Daily relaxation is now a doctor’s order. It comes from one of the most influential names in medicine, former U.S. Surgeon General David Satcher. At a recent meeting of doctors and health policy makers, Satcher presented an amended version of his long-touted “prescription for health”. The prescription advises Americans to practice regular physical activity, eat fresh fruits and vegetables, avoid toxins like tobacco and illicit drugs, and be responsible in sexual behavior.

Recently, Satcher added a fifth item to the list: Participate in relaxing and stress-reducing activities daily. The benefits of relaxation, he said, are invaluable for good health, especially good mental health.

When I went to check the scientific basis of this welcome proclamation, I discovered that one of the most reliable methods of relaxation — meditation — had become a serious subject of scientific investigation in… More…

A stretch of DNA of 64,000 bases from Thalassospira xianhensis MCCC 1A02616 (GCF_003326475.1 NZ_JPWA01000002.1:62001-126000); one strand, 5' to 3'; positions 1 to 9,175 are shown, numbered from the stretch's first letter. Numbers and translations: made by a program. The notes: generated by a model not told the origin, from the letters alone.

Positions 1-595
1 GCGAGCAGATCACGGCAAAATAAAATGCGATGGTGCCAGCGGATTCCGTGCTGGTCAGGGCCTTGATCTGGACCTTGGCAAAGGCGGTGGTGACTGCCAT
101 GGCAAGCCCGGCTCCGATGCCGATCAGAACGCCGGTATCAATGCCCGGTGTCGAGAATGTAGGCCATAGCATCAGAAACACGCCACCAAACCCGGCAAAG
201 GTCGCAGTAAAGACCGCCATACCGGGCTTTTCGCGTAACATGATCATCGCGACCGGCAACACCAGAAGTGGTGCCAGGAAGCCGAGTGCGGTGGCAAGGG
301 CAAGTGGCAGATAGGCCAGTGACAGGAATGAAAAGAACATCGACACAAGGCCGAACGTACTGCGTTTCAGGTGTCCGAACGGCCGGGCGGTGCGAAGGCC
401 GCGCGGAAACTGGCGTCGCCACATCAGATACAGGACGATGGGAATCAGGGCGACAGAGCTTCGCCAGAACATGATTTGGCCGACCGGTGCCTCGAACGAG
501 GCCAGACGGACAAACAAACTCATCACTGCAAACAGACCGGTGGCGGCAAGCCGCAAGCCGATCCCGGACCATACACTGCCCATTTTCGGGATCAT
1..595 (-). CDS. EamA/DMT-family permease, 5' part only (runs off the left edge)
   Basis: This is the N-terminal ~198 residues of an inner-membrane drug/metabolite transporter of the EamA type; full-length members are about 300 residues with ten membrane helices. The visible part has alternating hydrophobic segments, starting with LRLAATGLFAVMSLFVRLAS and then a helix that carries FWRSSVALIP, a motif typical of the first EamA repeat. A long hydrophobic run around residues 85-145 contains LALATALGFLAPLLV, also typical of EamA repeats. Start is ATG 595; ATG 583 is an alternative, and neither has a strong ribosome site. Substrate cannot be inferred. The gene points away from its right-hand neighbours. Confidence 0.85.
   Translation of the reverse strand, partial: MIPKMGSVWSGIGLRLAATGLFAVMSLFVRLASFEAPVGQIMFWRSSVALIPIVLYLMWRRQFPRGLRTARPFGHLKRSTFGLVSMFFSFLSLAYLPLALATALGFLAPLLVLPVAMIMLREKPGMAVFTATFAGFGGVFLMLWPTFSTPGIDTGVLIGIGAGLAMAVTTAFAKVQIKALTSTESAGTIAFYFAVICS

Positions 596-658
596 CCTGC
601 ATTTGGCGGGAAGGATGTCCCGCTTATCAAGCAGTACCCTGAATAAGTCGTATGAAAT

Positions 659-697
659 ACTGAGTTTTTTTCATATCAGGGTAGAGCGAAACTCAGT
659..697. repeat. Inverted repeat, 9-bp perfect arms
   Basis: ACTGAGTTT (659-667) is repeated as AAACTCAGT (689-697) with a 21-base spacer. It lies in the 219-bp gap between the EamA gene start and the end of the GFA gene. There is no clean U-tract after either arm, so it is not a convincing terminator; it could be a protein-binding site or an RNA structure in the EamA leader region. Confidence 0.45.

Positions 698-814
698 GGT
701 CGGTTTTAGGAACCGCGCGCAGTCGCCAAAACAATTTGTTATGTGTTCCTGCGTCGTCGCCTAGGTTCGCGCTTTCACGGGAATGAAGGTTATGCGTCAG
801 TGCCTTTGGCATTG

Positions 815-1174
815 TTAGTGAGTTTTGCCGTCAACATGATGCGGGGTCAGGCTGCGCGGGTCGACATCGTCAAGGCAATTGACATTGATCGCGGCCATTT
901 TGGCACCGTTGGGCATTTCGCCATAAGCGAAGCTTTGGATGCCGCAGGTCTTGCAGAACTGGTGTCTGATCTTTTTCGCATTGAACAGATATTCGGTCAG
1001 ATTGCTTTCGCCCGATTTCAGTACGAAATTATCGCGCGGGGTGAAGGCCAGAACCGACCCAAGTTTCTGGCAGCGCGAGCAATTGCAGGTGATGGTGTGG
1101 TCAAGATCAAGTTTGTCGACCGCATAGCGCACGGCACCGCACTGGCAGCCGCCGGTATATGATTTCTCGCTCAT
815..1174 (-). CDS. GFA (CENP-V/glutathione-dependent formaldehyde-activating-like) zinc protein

I have a poor memory for details. Just about everyone who knows me will say this is true. My husband loves to make me uncomfortable by quizzing me to name the band when a familiar song comes on the radio. He knows I almost never can recall it, even when the answer is ridiculously obvious. My family jokes that they don’t want to be on my team in Trivial Pursuit games. I often struggle to remember the names of books I’ve read, and their endings. The same goes for movies that I’ve watched, and the actors in them. I need a recipe just to make chocolate chip cookies I’ve made 100 times before. I have that constant tip-of-the-tongue problem remembering words.

It’s not that I don’t know anything or that I can’t learn — I know and learn lots, of course. I was a good student during my school days,… More…